Many reports have shown that the efficacy of intravesical therapy for bladder cancer is in part limited by the poor penetration of drugs into the urothelium. The present study evaluated the effect of glyceryl monooleate (GMO) on the absorption of intravesically administered paclitaxel in a rabbit model of bladder cancer. Urine, plasma, and tissue pharmacokinetics were determined in rabbits treated for 120 min with paclitaxel (500 microg/20 ml) by intravesical instillation. Two formulations of GMO/paclitaxel were evaluated using different proportions of water, 15 and 30%, and Taxol was used as a control. Animals were observed for clinical signs of toxicity and necropsy was performed. 120 min after instillation, the bladder was emptied and excised. In the urine, paclitaxel concentration was decreased by 39.6 and 41.2% in the two experimental groups and by 25.2% in the control group. The paclitaxel concentrations in the urothelium were 53 and 56% of the urine concentration in both experimental groups, but 11% in the control group. The concentration then declined exponentially in the underlying capillary-perfused tissues, reaching equilibrium at a depth of 1,400-1,700 microm. The plasma concentrations were extremely low compared with concentrations in urine and bladder tissues and were not associated with clinical toxicity. We conclude that GMO has a significantly increased bioadhesiveness to bladder mucosa. Therefore, intravesical administration of GMO/paclitaxel/water provides a significant advantage for drugs targeting the bladder tissue, and paclitaxel represents a viable option for intravesical bladder cancer therapy. Copyright 2005 S. Karger AG, Basel.

  13. Lipid bilayers and interfaces

    NARCIS (Netherlands)

    Kik, R.A.

    2007-01-01

    In biological systems lipid bilayers are subject to many different interactions with other entities. These can range from proteins that are attached to the hydrophilic region of the bilayer or transmembrane proteins that interact with the hydrophobic region of the lipid bilayer. Interaction between

  14. Glycerol tertiary butyl ethers via etherification of glycerol with isobutene

    Energy Technology Data Exchange (ETDEWEB)

    Behr, A. [Dortmund Univ. (Germany). Chair of Chemical Process Development/Technical Chemistry A

    2007-07-01

    Glycerol and isobutene can react to a mixture of glycerol tertiary butyl ethers (GTBE) which can be used as additives for gasoline, diesel or biodiesel. This reaction was investigated in lab scale yielding a proposal for a process flow diagram containing reaction, extraction, flash and rectification units. This process has the advantages that only the suitable higher ethers are formed and that both glycerol and isobutene are fully converted. The homogeneous acid catalyst is low-priced and can be completely recycled. (orig.)

  15. Cluster Formation of Polyphilic Molecules Solvated in a DPPC Bilayer

    Directory of Open Access Journals (Sweden)

    Xiang-Yang Guo

    2017-10-01

    Full Text Available We analyse the initial stages of cluster formation of polyphilic additive molecules which are solvated in a dipalmitoylphosphatidylcholine (DPPC lipid bilayer. Our polyphilic molecules comprise an aromatic (trans-bilayer core domain with (out-of-bilayer glycerol terminations, complemented with a fluorophilic and an alkyl side chain, both of which are confined within the aliphatic segment of the bilayer. Large-scale molecular dynamics simulations (1 μ s total duration of a set of six of such polyphilic additives reveal the initial steps towards supramolecular aggregation induced by the specific philicity properties of the molecules. For our intermediate system size of six polyphiles, the transient but recurrent formation of a trimer is observed on a characteristic timescale of about 100 ns. The alkane/perfluoroalkane side chains show a very distinct conformational distribution inside the bilayer thanks to their different philicity, despite their identical anchoring in the trans-bilayer segment of the polyphile. The diffusive mobility of the polyphilic additives is about the same as that of the surrounding lipids, although it crosses both bilayer leaflets and tends to self-associate.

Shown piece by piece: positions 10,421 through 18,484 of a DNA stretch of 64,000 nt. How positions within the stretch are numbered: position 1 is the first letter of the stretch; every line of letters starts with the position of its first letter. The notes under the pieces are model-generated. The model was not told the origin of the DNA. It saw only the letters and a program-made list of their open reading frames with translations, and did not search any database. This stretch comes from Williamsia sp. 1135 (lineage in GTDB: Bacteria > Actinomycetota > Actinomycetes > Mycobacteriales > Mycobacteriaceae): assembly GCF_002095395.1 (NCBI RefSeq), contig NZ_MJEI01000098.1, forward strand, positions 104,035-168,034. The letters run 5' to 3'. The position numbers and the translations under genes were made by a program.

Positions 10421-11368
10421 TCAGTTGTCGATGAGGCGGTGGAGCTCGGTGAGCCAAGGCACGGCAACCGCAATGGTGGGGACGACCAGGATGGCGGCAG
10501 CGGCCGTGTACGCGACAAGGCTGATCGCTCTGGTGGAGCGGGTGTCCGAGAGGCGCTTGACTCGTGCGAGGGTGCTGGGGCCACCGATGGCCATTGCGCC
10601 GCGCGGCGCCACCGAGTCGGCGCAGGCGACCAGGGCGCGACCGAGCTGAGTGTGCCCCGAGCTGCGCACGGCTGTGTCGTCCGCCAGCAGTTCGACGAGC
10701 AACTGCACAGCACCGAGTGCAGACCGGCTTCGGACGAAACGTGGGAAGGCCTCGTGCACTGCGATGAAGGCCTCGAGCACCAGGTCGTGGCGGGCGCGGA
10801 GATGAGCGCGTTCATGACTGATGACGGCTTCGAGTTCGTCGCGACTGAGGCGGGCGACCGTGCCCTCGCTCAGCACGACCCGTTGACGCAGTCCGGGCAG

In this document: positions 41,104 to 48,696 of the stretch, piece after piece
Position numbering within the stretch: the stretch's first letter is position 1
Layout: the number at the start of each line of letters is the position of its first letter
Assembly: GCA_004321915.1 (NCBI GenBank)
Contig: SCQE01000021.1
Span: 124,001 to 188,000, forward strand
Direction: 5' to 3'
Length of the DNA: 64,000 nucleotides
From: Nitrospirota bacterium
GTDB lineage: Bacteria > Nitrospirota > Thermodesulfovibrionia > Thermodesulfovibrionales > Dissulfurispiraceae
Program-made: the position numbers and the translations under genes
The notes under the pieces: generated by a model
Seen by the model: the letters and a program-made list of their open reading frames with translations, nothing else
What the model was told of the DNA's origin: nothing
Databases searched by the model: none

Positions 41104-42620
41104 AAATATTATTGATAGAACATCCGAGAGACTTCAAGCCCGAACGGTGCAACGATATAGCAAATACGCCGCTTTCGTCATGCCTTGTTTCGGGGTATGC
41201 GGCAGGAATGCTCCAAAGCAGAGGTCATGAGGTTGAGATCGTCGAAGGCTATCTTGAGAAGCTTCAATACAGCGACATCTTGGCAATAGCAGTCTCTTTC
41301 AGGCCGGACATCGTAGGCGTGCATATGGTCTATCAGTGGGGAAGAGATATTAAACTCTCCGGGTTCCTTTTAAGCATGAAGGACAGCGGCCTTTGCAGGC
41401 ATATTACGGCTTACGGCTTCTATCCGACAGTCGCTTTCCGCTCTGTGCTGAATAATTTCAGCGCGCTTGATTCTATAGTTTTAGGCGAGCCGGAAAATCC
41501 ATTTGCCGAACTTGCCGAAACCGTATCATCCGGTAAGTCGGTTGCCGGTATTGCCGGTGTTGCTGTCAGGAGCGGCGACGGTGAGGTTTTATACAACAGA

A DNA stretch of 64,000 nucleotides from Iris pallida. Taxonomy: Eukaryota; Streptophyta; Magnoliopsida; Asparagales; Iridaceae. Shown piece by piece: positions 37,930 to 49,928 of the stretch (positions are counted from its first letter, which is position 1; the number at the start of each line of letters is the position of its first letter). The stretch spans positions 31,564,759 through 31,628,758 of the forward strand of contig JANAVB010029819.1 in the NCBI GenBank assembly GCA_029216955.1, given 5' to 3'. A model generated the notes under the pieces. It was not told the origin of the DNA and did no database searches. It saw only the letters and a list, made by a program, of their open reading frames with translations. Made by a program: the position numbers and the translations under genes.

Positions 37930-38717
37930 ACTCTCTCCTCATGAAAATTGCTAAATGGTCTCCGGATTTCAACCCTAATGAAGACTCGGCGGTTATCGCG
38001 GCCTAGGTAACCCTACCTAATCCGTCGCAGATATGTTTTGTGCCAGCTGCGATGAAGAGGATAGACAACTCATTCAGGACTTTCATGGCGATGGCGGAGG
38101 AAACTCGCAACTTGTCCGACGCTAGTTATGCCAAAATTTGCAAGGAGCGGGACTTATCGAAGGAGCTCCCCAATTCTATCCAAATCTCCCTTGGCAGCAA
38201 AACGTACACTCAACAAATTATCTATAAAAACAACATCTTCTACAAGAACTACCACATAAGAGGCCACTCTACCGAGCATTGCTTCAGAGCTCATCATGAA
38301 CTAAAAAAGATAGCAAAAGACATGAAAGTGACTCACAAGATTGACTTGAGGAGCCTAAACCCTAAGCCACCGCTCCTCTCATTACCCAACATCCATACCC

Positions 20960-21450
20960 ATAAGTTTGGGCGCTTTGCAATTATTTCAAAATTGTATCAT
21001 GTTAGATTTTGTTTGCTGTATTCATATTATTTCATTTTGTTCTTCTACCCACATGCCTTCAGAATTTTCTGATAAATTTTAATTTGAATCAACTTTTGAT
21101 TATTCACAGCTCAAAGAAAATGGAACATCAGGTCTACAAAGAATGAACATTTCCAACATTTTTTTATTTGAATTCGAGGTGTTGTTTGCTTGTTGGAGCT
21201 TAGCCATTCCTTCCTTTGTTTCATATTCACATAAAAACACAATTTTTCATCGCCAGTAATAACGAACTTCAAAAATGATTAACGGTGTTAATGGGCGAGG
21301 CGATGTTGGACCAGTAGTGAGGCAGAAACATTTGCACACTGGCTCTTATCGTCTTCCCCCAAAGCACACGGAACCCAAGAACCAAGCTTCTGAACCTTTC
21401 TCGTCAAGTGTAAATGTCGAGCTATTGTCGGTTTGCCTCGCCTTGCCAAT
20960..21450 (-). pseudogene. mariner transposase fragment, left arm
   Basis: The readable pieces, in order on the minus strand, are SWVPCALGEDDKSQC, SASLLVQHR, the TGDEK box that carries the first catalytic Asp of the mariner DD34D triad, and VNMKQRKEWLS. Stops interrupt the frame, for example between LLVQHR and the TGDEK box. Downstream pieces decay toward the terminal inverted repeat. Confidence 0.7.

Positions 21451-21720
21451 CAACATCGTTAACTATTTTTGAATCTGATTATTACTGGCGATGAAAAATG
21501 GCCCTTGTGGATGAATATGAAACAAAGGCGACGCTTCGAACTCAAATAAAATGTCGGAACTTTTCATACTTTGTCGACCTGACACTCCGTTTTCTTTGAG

16. Effect of reaction time and polyethylene glycol monooleate-isocyanate composition on the properties of polyurethane-polysiloxane modified epoxy

    Science.gov (United States)

    Triwulandari, Evi; Ramadhan, Mohammad Kemilau; Ghozali, Muhammad

    2017-11-01

    Polyurethane-polysiloxane modified epoxy based on polyethylene glycol monooleate (PSME-PEGMO) was synthesized. Polyethylene glycol monooleate (PEGMO) for the synthesis of PSME-GMO was synthesized via esterification between oleic acid and polyethylene glycol by using sodium hydroxide as catalyst. Synthesis of PSME-PEGMO was conducted by reacting epoxy, isocyanate, PEGMO, and polysiloxane (hydrolyzed and condensable 3-glycidyloxypropyltrimethoxysilane) simultaneously in one step. This synthesis was carried out by varied the reaction time (1, 2, 3 hours), PEGMO-isocyanate composition (PI composition: 10 and 20 % toward epoxy), and isocyanate/PEGMO ratio (NCO/OH ratio: 1.5 and 2.5). Characterization of PSME-PEGMO was conducted by determining the isocyanate conversion, viscosity analysis, mechanical properties (tensile strength and elongation at break) and thermal analysis using thermogravimetric analysis (TGA). The data show that the PI composition and NCO/OH ratio does not affect the isocyanate conversion linearly. The viscosity of PSME-PEGMO product at ratio and composition variation show has tended to increase with increasing of reaction time. The highest tensile strength and elongation at break PSME-PEGMO was shown by PI composition 20%, NCO/OH ratio 2.5 and reaction time 3 hours.

  17. Calibrating the glycerol dialkyl glycerol tetraether temperature signalin speleothems

    NARCIS (Netherlands)

    Blyth, A.J.; Schouten, S.